Belgian crisis: Mediator announces breakthrough
The mediator trying to form a government in Belgium has announced a breakthrough after tense negotiations.
Politician Elio Di Rupo said the eight parties in the talks had agreed on moves to resolve key sticking points.
They included the division of power between French- and Dutch-speaking communities, he said.
The country has been without an elected government for 15 months. Disagreement centres on electoral boundaries in the linguistically divided Brussels region.
"The eight parties have together succeeded in overcoming the obstacles which have created difficulties these last few days," Mr Di Rupo said in a statement.
Belgium's political crisis worsened on Tuesday when caretaker Prime Minister Yves Leterme announced he was leaving to take up a new job in Paris.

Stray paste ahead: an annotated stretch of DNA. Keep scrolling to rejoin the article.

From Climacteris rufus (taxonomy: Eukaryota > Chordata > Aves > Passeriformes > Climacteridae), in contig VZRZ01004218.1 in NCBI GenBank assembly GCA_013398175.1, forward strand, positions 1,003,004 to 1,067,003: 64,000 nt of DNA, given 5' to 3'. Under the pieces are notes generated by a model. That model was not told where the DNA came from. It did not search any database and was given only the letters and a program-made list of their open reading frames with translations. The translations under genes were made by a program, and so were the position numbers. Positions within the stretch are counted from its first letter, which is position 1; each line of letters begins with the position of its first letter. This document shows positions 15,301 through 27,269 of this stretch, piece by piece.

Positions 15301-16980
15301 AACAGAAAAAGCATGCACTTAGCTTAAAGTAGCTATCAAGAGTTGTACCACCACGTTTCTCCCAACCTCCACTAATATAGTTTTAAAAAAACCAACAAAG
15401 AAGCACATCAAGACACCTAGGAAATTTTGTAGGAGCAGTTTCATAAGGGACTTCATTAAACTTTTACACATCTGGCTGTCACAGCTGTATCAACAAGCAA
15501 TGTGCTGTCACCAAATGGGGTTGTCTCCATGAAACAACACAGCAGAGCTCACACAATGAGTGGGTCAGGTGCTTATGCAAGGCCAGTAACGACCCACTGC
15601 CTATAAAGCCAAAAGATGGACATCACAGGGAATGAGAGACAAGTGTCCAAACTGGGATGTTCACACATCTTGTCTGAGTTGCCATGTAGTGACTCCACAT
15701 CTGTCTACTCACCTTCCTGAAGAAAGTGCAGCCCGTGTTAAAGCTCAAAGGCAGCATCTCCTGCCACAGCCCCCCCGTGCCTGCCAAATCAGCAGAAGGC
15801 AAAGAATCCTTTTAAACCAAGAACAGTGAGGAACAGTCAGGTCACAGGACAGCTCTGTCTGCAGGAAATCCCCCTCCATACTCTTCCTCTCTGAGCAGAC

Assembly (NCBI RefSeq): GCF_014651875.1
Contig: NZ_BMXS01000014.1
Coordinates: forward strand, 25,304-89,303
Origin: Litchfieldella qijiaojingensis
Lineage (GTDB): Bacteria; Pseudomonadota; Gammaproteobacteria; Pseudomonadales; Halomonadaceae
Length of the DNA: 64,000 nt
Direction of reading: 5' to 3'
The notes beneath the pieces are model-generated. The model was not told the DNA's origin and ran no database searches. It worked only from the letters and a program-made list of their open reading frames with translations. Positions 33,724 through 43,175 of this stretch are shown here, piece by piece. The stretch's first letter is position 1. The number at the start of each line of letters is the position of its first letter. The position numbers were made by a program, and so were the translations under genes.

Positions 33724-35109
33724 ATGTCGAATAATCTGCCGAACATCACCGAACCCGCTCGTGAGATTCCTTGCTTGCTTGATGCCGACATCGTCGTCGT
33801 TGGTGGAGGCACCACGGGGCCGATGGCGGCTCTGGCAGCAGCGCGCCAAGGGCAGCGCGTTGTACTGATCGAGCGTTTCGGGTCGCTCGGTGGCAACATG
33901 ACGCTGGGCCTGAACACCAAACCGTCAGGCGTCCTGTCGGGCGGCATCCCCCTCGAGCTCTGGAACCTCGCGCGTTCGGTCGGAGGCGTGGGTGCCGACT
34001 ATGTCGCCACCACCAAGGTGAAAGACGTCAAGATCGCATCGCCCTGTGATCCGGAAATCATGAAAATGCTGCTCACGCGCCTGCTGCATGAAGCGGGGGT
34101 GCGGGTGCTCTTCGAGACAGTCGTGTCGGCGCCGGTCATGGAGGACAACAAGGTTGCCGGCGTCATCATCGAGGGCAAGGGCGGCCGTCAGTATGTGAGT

King Albert II cut short a holiday in France to fly back to Brussels following the news.
The king had appointed Mr Di Rupo, leader of Belgium's second-biggest party the French-speaking Socialist Party, to negotiate a coalition deal.
On Wednesday Mr Di Rupo said that negotiations faced imminent collapse and warned: "The future of the country is at stake."
But after further intense talks on Wednesday he was finally able to announce a breakthrough.
He said the parties had agreed on solutions to sticking points including a dispute over Bruxelles-Hal-Vilvorde (BHV), a district covering the capital and the suburbs.
BHV is the only district officially bilingual rather than French- or Dutch-speaking.
"Even if the work is far from being finished and numerous debates have to be have to be worked out, the steps taken today... constitute an important step," the statement added.
Financial markets and rating agencies are pressing the country to create an effective government capable of carrying out structural reforms and reducing debt.
Mr Leterme announced he would leave by the end of this year to take up a post at the Organisation for Economic Co-operation and Development.